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imachristian13

Two questions regarding appropriate behaviors of adult and youth leaders

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oh sentinel you silly boy

 

 

If we want to get into the entire scout law debate and being a quality adult fit for leading a troop lets take the gloves off.

 

How many Cubmasters and Scoutmasters are divorced? hmmmm,

How many have conviction for various offenses? Many

How many obese leaders do we have?

How many have extra marital affairs? How many of those have happened on scout trips?

How many BSA leaders have chosen scouting over their Family?

 

 

We can go all day here.

 

Every scout camp has a smoking policy and honestly I am glad smoking leader is there verses the troop not going on the outing.

 

Far as the Tshirt at the race. ASM was on his own time and supporting a worthy cause. Far as the shirts and slogan go, geezus get over it. it was funny. Locally we have a Save the Tatas campaign for breast cancer awareness.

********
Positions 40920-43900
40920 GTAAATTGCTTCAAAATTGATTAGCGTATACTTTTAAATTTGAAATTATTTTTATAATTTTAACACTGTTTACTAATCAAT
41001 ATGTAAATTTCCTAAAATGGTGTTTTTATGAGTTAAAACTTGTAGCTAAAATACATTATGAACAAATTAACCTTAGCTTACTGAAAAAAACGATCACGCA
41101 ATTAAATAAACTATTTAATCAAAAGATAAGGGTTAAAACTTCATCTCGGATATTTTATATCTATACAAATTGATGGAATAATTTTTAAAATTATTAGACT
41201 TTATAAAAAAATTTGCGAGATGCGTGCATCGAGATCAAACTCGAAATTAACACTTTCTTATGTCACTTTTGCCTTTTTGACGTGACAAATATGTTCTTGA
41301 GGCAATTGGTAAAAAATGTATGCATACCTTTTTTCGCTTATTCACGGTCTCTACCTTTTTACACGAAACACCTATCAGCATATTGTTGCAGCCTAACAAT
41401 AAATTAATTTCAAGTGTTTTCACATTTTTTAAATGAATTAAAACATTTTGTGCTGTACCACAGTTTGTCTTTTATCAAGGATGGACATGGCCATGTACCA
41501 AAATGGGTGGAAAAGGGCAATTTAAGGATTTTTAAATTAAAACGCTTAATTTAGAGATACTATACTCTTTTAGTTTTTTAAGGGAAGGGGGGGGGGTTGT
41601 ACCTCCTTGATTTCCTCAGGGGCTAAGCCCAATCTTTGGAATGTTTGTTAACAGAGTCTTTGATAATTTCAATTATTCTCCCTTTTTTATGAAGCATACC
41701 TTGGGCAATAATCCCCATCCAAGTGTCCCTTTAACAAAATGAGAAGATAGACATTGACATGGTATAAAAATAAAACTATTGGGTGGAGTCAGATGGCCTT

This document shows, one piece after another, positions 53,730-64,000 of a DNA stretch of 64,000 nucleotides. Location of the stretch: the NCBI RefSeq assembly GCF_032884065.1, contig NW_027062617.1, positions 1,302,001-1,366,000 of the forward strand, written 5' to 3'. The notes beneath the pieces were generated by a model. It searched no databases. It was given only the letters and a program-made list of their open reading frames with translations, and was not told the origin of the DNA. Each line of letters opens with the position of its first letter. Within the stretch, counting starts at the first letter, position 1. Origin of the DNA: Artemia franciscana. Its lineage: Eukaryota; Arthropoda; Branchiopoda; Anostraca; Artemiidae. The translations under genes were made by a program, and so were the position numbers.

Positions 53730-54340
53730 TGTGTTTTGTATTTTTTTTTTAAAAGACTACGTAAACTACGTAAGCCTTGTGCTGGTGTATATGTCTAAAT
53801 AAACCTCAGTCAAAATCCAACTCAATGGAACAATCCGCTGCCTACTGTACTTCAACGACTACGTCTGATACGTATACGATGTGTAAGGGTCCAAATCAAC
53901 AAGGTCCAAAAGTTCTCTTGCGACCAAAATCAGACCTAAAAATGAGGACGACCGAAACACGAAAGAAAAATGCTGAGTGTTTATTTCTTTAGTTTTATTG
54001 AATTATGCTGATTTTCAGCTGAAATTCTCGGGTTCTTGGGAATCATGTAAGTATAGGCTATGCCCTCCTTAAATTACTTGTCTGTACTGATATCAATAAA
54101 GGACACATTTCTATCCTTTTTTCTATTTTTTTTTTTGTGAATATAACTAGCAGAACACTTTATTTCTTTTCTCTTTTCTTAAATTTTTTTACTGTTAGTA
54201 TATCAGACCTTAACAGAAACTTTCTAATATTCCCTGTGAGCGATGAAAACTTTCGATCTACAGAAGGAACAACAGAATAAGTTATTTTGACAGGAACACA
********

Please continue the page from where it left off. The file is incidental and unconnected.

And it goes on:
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oh sentinel you silly boy

 

 

If we want to get into the entire scout law debate and being a quality adult fit for leading a troop lets take the gloves off.

 

How many Cubmasters and Scoutmasters are divorced? hmmmm,

How many have conviction for various offenses? Many

How many obese leaders do we have?

How many have extra marital affairs? How many of those have happened on scout trips?

How many BSA leaders have chosen scouting over their Family?

 

 

We can go all day here.

 

Every scout camp has a smoking policy and honestly I am glad smoking leader is there verses the troop not going on the outing.

 

Far as the Tshirt at the race. ASM was on his own time and supporting a worthy cause. Far as the shirts and slogan go, geezus get over it. it was funny. Locally we have a Save the Tatas campaign for breast cancer awareness.

 

 

Attack what I actually say, not what you think I'm implying. I didn't imply anything about anybody's "Fitness to lead a troop." If I've got something to say, believe me, I'll say it. Kudos to beating up an argument I didn't make. I hope your gloves didn't get too dirty when you dropped them on the ground. =P